Marital and Separate Property

What determines whether property owned by a party to a divorce is marital property (available for division with the other spouse) or separate property (not available for division)? The Alabama Court of Civil Appeals shed some light on the question in Kaufman v Kaufman, Case No. 2040100 and 2040276 (Ala. Civ. App. December 30, 2005).

The parties had been married for 33 years but had no children together. At the time of the divorce, the husband was 87 and the wife 66. The wife testified at trial that neither spouse had significant assets at the time of their marriage, and the husband offered no evidence that her statement was incorrect. The couple separated in 2003, and soon thereafter the husband withdrew more than $50,000 from their joint checking account and gave it to his adult daughter.

The trial court awarded to the wile assets worth approximately 23% of the value of the marital estate and to the husband assets worth approximately 77%. As rationale for doing so, the trial court indicated that it was aware the husband had made “a very reasonable” offer to the wife “and she turned it down.” The trial court ordered the husband to pay the wife alimony of $500 per month for five years.

The appeals court rebuked the trial court for considering the parties’ settlement negotiations in its award.

Any evidence pertaining to offers of compromise between the parties is not admissible. Super Valu Stores, Inc. v. Peterson, supra. Our supreme court has explained that “the rationale and public policy underlying the privileged nature of settlement negotiations is the encouragement of extrajudicial settlement of disputes.” Super Valu Stores, Inc. v. Peterson, 506 So. 2d at 324. It is axiomatic that the trial court may not obtain information on its own that would be inadmissable if presented to it by the parties. Therefore, the trial court’s consideration of the parties’ settlement negotiations in reaching those portions of its judgment pertaining to the property division and alimony award was improper.

The appeals court also took issue with the trial court’s method for deciding what was marital property and what was the husband’s “separate estate.” Here’s the appeals court’s statement of the law about marital and separate property, from Nichols v. Nichols, 824 So. 2d 797, 802 (Ala. Civ. App. 2001):

A party’s ‘”separate estate” is that property over which [he or] she exercises exclusive control and from which the [spouse] … derives no benefit by reason of the marital relationship.’ Gartman v. Gartman, 376 So. 2d 711, 713 (Ala. Civ. App. 1978). The separate estate of the parties in a divorce proceeding includes property owned prior to the marriage and property received by gift or inheritance during the marriage. § 30-2-51(a), Ala. Code 1975. Although marital property generally includes property purchased or otherwise accumulated by the parties during the marriage, it may also include the property acquired before the marriage or received by gift or inheritance during the marriage when it is used, or income from it is used, regularly for the common benefit of the parties during their marriage. See § 30-2-51(a), Ala. Code 1975.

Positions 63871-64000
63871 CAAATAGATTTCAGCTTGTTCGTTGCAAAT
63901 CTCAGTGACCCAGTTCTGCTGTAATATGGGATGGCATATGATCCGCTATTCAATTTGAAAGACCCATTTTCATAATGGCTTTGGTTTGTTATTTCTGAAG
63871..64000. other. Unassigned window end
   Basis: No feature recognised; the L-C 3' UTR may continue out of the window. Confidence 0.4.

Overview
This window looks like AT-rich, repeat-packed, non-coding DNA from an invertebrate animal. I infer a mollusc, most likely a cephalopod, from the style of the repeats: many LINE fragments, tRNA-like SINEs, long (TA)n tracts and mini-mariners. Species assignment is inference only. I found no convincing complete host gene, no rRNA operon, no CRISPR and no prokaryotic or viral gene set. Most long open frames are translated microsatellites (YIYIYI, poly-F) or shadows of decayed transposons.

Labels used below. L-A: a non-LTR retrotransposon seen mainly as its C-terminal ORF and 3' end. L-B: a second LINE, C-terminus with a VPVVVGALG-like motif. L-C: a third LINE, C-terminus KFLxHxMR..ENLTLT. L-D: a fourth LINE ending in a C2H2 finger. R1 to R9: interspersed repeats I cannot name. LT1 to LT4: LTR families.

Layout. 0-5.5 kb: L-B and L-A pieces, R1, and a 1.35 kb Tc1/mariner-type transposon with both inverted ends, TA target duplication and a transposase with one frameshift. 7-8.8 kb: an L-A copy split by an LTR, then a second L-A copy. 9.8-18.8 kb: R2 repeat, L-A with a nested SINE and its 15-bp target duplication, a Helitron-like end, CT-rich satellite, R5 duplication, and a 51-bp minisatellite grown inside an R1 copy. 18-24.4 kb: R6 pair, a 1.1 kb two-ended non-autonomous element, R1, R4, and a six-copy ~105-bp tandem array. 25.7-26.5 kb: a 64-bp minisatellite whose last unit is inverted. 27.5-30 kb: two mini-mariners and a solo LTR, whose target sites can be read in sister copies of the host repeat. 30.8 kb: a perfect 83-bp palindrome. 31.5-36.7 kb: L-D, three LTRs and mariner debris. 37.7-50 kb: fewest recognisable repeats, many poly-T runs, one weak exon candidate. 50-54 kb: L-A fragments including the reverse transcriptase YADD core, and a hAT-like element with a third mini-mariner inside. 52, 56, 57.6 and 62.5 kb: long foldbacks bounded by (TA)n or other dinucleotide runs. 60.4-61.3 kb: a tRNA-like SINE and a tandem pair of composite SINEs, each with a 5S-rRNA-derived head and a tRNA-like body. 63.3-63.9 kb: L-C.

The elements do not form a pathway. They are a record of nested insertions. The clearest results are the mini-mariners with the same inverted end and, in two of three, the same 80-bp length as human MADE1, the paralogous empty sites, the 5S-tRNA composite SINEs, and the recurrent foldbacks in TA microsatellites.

The appeals court quoted the trial court’s statement in open court that “I’ll consider any joint account as far as division of property,” “if [the wife] is claiming [an interest in one of the accounts], then she needs to show whether or not she made any contributions to it,” and “I am getting a feeling that he contributed most of the money during the marriage.”

Then the appeals court summarized the mistakes the trial court made:

In this case, the parties were married for 33 years. They are both at or nearing retirement age and are receiving retirement income. The trial court’s comments made during the course of the hearing indicate that it considered primarily the husband’s financial contributions to the marriage and placed little value on the wife’s contributions, both monetary or otherwise, to the marriage. The trial court appears to have improperly determined that the assets listed [the exhibit relied on by the parties] were not all marital assets. In addition, we note that the trial court improperly considered the parties’ settlement negotiations in reaching its division of the parties’ marital property and in its alimony award. The trial court’s property award disproportionately favors the husband, and, given the foregoing and the length of the parties’ marriage, we must conclude that the trial court abused its discretion in reaching its property division and alimony award. We reverse and remand for the trial court to enter a judgment fashioning an equitable property division and alimony award.

9 comments

  1. Curious says: